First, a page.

Strategies For Coping With Stress

Continuing with our lecture on Stress, here are two broad strategies to cope with stress:

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  • Changing the situation:

This is a task-oriented strategy, involving direct action to change the situation. This in itself includes 3 separate responses, each affecting the relationship between the person and the stressor which can be understood as the challenging situation.

Attack – confront the stressor, solve the “problem” by developing new resources, maintaining flexibility and sometimes seeking external support.

Withdrawal – when attack is not possible or feasible, exit the challenging situation and look for new opportunities.

Compromise – rather than attack or withdraw completely, replace the difficult goal with an easier, or more realistic objective or decide to fulfill part of the original difficult goal. The former is called substitution and the latter is called accommodation.

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  • Changing the personal response

This covers all those strategies which you can use to change the way you personally react to a stressor. Muscle relaxation techniques, regular exercise, positive approach, enjoyable hobby, motivation, nurturing supportive relationships etc all fall in this category. Though these don’t diminish the stressor, they build your ability to cope.

According to some expert this approach also  includes certain Freudian psychological defence mechanisms like denial, reaction formation, displacement, projection, repression, regression and sublimation. These of course have their own problems when taken recourse to, too frequently. So it is better to cultivate positive, conscious practices of changing personal response to stressful situations.

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Achievement and Success

The other day I attended part of a very interesting workshop on Personal Happiness. And one of the warm-up activities had the question: if you had to choose between happiness and success, which would you choose and why?

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This question got me thinking on what is happiness for me and what is success? And I realized that for me, both were inextricably tied at a core level. I shared my confusion with the expert and she elaborated that success would mean achievement with a degree of recognition from others.

This has in fact set me thinking on another line – why is achievement so important to some people. They have a name, actually – achievement driven personality, characterised by innate sense of their abilities, self-driven, goal-oriented, intensely focused on succeeding and ambitious.

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There is another side however to the achievement-driven personality – anxiety, need to prove self-worth and if not given enough opportunities, a dangerous slide of self-confidence.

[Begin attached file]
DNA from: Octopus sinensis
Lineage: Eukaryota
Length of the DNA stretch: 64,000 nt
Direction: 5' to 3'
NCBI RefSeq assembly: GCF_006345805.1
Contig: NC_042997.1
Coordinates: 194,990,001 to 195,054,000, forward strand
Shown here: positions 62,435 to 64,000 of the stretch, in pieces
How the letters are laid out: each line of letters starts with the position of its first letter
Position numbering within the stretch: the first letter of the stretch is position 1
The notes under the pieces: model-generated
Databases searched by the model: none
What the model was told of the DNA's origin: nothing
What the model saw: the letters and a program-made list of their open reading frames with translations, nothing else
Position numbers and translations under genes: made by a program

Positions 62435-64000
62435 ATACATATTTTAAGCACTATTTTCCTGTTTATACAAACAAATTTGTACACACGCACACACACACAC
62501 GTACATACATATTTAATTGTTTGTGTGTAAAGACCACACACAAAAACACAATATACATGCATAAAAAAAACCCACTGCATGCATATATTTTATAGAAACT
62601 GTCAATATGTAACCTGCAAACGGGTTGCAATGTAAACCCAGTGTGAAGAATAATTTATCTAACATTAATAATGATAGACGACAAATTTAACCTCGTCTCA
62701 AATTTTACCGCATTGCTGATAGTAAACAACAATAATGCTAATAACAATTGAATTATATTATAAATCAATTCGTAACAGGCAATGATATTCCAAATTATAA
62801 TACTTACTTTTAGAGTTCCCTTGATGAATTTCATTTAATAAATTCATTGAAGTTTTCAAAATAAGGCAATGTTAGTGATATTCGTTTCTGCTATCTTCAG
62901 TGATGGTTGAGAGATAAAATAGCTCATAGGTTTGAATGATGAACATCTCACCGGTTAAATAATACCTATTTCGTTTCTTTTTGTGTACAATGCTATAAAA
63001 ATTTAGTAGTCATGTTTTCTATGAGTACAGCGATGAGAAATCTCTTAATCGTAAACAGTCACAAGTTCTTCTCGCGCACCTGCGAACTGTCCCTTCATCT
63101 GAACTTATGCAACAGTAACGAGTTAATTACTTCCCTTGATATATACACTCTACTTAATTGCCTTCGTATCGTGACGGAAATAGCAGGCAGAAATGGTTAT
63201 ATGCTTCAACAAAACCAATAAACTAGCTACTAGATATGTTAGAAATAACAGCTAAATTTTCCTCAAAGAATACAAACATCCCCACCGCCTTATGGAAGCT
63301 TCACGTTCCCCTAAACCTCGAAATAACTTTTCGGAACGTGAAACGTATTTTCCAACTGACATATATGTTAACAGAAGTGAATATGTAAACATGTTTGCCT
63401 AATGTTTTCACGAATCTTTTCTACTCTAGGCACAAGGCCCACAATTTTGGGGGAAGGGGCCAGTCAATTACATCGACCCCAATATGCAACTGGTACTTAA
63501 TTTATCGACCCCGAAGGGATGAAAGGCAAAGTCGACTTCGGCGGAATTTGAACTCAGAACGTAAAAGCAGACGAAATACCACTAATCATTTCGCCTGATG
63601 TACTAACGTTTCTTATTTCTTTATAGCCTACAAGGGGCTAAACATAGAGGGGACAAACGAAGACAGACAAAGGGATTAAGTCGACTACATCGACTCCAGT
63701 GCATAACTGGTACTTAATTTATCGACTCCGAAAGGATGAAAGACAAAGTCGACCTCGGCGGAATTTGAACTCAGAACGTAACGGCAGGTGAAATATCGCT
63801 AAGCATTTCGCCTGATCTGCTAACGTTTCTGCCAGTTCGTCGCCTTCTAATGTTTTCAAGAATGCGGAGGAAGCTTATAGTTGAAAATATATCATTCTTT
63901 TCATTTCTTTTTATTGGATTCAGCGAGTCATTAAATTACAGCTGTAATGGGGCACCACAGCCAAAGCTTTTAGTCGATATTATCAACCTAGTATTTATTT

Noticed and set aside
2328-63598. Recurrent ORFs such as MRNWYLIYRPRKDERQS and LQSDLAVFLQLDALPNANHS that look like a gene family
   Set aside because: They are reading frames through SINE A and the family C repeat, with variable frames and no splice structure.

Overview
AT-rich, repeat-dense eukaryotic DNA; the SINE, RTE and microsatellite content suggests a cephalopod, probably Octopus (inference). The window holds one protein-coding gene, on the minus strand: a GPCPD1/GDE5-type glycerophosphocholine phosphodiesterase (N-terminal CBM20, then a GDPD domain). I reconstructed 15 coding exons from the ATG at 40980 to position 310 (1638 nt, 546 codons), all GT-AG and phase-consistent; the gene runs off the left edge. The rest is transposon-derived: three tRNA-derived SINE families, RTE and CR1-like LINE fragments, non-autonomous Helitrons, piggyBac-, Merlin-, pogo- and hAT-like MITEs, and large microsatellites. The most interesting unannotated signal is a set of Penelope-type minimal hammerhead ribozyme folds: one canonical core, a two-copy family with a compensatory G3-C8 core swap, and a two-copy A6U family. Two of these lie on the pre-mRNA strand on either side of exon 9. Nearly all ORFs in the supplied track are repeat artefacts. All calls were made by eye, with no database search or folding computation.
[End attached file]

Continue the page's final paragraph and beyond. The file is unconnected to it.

Such people are known to be driven by achievement motivation –a powerful desire to do something important which would result to a feeling of personal accomplishment. And the bigger the task, the better. You may have noticed something interesting – money, material benefits or even mere power over others does not drive this personality – he or she is driven to do something difficult and only that gives a sense of true accomplishment.

Restlessness and insecurity might be the nails of the cross that these people bear but then again they are likelier to be the visionaries and game-changers of our society.

 

Passing By…

“Leaving already?”

I asked, almost knocking over my glass of wine. Here we were – just getting to know each other, learning to anticipate those myriad moods and emotions that determine the texture of a relationship.

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“Yes, it’s time, I think”, came the reply. I was not a little annoyed. Was that all my visitor had to give me? No more? What about the many plans and promises we had made at the beginning of our association? After all, it was only natural to have some expectations.

“How is that mental balance sheet coming along?”

The question jolted me back to the present. Yes, it was true – I was indeed doing a rough totalling of all that I had got and given – hoping to God that my Credit column was longer than my Debit.

Those steady eyes waited patiently for my answer. I began feeling a little hot and bothered – after all why should I be embarrassed – isn’t this what everybody is doing right now?

I half expected some tired old cliche about remembering to count my blessings, carelessly dropped my way in parting. But then the door opened and I rushed to get up. The voice though was serene, “Look at that sky – glistening like a velvet carpet in midnight blue…don’t forget to include this moment in your credits!”

“So…is that it?” I willed my plaintive voice to stretch that moment a little longer, “After all that we went through together, shared with each other? Were…were you just passing by?”

“So are you,” whispered the Year through the chilly breeze, “My dear, So are you!”

 

3 Lessons Tiffany Taught Me…

“They also serve, who only stand and wait”

Wrote famous Reformation poet John Milton after he became blind at the prime of his life and even before he had written the epic poem Paradise Lost for which he is largely known now.

Stand and wait? No, not Tiffany.

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image courtesy: wef.org.in

Tiffany Brar is a disability rights activist, motivational speaker, trainer AND the architect of an NGO named, Jyothirgamaya Foundation whose mission is to empower visually challenged people to live with dignity and be part of the mainstream. She also conducts sensitization programmes so that society, its institutions and people realize the need to be more inclusive. She has been awarded the National Award for the Best Role Model by President of India. And oh, did I forget to mention she is just 30?!